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Sasa's exit from SG: Lack of innovation or tough retail scene?

Sasa's exit from SG: Lack of innovation or tough retail scene?

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Cosmetics retailer Sasa International has officially exited the Singapore market, after closing all 22 retail stores here. According to Sasa, it will be shifting its focus on core markets such as Malaysia, Hong Kong and Macau SARs, Mainland China, as well as its eCommerce business. The group’s performance in Singapore has been less than satisfactory for many years, and has recorded losses for six consecutive years. This was despite its attempts in restructuring the local management team and enhancing store display and product mix.

Apart from beauty retailers, consumers in Singapore have seen other brands packing up and exiting the market. These include brands such as Chili's and Carrefour.

Speaking to Marketing previously, Lies Ellison-Davis, non-executive partner at Kantar Consulting said that drivers of lacklustre retail sales often revolve around inconvenient store location, a concept or assortment that is no longer relevant, or service that is no longer in line with customer expectations. Agreeing with the statement by Ellison-Davis, Sulian Tan-Wijaya, executive director, retail & lifestyle of Savills (Singapore) said Sasa has failed to keep up with current trends in beauty and what customers look for in terms of merchandise and shopping experience for several years. Comparing it to Sephora, which also houses a collection of beauty products by international brands, she explained that consumers stepping to Sephora are greeted by an "endless range of exciting products" and with every visit new items and brands are being introduced.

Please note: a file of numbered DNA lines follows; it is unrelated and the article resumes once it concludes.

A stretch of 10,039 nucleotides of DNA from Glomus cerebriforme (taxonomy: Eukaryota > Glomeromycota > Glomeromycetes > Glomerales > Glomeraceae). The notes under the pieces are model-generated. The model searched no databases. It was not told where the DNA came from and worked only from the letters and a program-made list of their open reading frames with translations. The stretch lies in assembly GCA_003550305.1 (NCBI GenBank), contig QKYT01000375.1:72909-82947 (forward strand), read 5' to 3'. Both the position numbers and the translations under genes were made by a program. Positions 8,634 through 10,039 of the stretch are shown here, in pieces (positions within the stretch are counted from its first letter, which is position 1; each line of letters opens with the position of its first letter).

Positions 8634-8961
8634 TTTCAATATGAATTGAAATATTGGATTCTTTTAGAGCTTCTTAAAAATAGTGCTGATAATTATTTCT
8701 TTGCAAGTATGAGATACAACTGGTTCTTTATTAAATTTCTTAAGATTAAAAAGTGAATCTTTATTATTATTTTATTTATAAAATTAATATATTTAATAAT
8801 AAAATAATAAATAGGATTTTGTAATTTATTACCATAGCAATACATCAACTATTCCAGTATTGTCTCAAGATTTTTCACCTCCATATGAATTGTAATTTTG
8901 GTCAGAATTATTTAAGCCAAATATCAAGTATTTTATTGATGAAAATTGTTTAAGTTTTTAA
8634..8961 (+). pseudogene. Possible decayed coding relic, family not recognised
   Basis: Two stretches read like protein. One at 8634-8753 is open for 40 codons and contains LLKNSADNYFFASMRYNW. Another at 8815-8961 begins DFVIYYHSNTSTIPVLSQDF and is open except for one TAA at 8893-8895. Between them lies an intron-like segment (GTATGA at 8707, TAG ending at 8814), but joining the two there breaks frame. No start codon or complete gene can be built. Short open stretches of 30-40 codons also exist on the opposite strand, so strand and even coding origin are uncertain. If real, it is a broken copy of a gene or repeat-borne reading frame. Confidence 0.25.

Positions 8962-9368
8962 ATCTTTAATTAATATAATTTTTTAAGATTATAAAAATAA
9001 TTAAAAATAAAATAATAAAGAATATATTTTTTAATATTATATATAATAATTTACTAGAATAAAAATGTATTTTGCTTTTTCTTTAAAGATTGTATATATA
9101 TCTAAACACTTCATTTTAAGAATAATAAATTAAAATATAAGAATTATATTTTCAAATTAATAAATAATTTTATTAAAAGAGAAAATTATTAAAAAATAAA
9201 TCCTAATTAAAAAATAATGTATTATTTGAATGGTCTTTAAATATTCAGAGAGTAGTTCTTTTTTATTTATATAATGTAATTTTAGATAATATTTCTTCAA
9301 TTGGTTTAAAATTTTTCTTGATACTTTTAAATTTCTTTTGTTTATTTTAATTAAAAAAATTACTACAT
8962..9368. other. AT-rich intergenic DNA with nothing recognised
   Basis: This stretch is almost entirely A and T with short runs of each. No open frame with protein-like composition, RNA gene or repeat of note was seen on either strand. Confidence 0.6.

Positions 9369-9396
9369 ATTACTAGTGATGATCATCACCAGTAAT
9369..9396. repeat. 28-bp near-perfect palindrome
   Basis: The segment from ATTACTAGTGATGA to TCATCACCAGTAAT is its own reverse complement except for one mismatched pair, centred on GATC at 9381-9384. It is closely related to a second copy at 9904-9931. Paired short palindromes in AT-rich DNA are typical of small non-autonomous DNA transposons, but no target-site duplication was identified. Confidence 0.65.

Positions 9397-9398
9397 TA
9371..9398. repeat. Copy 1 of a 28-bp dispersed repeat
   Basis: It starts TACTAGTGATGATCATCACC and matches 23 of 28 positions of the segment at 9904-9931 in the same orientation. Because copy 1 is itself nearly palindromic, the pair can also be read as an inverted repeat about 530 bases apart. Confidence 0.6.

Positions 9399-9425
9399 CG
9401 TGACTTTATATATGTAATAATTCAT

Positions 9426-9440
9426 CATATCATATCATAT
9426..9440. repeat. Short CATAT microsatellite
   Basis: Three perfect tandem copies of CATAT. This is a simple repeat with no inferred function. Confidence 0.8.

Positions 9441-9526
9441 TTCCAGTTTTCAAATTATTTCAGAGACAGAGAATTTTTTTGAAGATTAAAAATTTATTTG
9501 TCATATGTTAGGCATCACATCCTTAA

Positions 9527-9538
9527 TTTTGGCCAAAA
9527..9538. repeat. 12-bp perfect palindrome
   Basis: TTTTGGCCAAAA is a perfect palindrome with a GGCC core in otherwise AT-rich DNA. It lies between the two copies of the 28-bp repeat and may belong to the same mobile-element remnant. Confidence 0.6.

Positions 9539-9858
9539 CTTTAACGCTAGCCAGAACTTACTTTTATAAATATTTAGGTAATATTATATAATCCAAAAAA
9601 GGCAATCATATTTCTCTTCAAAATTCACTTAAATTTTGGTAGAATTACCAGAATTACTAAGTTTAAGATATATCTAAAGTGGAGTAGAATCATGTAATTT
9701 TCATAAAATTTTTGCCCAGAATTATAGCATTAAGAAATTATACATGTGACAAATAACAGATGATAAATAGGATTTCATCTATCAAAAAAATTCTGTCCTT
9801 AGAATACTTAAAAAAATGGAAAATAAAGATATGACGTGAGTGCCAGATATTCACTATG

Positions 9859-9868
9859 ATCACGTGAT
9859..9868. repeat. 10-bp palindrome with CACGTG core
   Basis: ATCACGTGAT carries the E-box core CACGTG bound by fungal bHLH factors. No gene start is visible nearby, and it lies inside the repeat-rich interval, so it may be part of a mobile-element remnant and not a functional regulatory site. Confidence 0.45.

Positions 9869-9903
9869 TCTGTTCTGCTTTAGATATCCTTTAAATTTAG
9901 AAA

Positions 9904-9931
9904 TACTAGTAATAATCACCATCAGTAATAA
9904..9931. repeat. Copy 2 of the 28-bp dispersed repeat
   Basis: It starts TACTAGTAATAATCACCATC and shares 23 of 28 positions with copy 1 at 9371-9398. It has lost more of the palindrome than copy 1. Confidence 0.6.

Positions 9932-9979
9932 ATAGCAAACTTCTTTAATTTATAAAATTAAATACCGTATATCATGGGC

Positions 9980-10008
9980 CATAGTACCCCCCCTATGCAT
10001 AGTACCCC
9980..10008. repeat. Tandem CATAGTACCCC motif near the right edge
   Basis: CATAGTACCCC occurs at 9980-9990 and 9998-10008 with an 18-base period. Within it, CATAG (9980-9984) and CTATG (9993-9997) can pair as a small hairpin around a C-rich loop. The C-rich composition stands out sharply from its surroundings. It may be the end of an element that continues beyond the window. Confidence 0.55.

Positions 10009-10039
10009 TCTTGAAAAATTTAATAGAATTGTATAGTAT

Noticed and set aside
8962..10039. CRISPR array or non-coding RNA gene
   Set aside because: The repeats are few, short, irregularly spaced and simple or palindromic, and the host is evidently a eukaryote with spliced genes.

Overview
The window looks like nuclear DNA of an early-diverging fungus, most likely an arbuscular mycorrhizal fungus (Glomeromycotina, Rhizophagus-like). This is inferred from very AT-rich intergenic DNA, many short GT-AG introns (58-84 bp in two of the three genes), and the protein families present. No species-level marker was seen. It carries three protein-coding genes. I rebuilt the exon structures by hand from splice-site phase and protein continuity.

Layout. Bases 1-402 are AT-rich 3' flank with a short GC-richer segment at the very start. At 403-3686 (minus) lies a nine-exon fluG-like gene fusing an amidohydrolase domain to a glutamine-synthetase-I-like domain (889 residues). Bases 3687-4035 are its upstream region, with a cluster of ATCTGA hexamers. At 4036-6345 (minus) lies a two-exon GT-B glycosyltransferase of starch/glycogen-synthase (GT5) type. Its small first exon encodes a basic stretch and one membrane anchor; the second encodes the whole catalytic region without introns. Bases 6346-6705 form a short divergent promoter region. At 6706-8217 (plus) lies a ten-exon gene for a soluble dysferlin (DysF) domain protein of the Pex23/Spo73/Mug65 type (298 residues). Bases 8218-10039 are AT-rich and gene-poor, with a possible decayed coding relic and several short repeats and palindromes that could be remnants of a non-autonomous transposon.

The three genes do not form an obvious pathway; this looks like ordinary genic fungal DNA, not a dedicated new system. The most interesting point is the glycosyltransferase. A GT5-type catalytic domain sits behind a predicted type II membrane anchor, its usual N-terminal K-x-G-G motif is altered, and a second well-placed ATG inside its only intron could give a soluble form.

"Singapore shoppers are savvy, they do their research online and they are always keen to experiment with new beauty products. Sephora understands this better than anyone else. Even Watsons have evolved, sourcing brands from Japan and Korea, and even creating experiential sections within some of their stores," Tan-Wijaya said.

While she was not able to justify Sasa's decision to focus on Malaysia instead, Tan-Wijaya added that it Sasa most likely feels that customers there are "less demanding and less 'in the know'", and prefer to stick to more traditional brands.

Meanwhile, to combat this, the Infocomm Media Development Authority (IMDA) rolled out a retail industry digital plan last year for retailers to enhance customer experiences and facilitate in-store and online shopping.  In addition, IMDA looked to enable SME retailers to exploit advanced platforms such as omni-channel and digital marketing to extend their reach and grow their brand, to meet growing customer expectations and demands.

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